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Flinders Petrie in front of his tomb dwelling in Giza.

Dig houses, as we say in our article, are good to think with–they are structuring structures that give shape to our thinking about the past. They also dictate critical social relations amongst team members so we try to give a lot of thought and care about our setup. Our dig house consists of two adjacent flats in “Education City” a sector in Doha that houses all of the universities. There are young families who live in the other apartments and we have a bit of grass, some palm trees, and open space.

Yesterday Dan picked up several boxes of our kit that we’ve stored away for the year at UCL – Qatar. We have all sorts in there, spare lamps, kitchen knives, a christmas tree, a muffin tin, jigsaw puzzles and each team member has their own box of stuff that they’ve stored over the past year.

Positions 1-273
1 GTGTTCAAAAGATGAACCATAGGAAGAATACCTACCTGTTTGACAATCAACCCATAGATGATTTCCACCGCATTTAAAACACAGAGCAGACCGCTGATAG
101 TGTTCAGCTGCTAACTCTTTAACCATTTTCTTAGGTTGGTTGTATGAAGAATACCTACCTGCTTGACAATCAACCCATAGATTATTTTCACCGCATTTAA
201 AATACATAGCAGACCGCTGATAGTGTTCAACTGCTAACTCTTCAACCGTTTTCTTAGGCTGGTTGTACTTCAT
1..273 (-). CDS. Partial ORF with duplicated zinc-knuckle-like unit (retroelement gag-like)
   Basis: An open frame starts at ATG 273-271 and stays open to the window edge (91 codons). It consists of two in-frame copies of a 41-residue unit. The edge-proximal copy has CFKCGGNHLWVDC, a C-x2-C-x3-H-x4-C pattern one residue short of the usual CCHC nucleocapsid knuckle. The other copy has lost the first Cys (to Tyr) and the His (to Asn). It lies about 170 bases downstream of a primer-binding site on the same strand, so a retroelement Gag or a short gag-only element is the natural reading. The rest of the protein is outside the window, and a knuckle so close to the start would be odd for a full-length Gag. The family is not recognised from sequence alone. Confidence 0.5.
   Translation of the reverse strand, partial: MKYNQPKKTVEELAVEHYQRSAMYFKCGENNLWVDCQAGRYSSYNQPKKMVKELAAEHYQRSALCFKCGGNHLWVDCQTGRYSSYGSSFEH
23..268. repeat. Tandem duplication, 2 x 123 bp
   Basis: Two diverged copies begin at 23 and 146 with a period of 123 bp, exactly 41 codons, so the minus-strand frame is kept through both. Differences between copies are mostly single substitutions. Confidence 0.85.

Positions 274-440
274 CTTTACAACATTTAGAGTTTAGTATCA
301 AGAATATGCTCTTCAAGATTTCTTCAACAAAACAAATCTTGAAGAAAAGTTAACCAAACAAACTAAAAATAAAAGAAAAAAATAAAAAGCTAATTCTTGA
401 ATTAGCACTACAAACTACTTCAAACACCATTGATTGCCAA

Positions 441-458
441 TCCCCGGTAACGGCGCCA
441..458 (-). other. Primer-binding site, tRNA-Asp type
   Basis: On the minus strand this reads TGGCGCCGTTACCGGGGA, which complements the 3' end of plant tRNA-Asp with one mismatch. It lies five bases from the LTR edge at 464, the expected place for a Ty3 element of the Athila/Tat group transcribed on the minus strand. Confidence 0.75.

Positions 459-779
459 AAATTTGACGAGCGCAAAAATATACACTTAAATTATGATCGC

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It’s a tricky thing, storing stuff from year-to-year for excavation seasons. It’s a sign of confidence that 1) the project will continue without interruption and 2) you’ll be invited back. Even if you are very confident you’ll be back, it’s good to hedge your bets–we usually leave a random assortment of clothes that aren’t quite knackered…but close, along with various other odds and ends that aren’t worth transporting across the world, but we hate to throw away. Dan and I had stuff stashed on three different continents at one point.

So this stuff, these little caches of assorted, slightly-knackered and mostly worthless kit become a bit nostalgic when you open them the next year. I’d forgotten about the hoody that I’m currently wearing. I bought it over a decade ago and I probably really should throw away but am currently thankful that I’ve left it as it’s chilly this week in Doha!

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This is a silly laundry basket that I bought for a long season in 2011 and am always happy to be reunited with.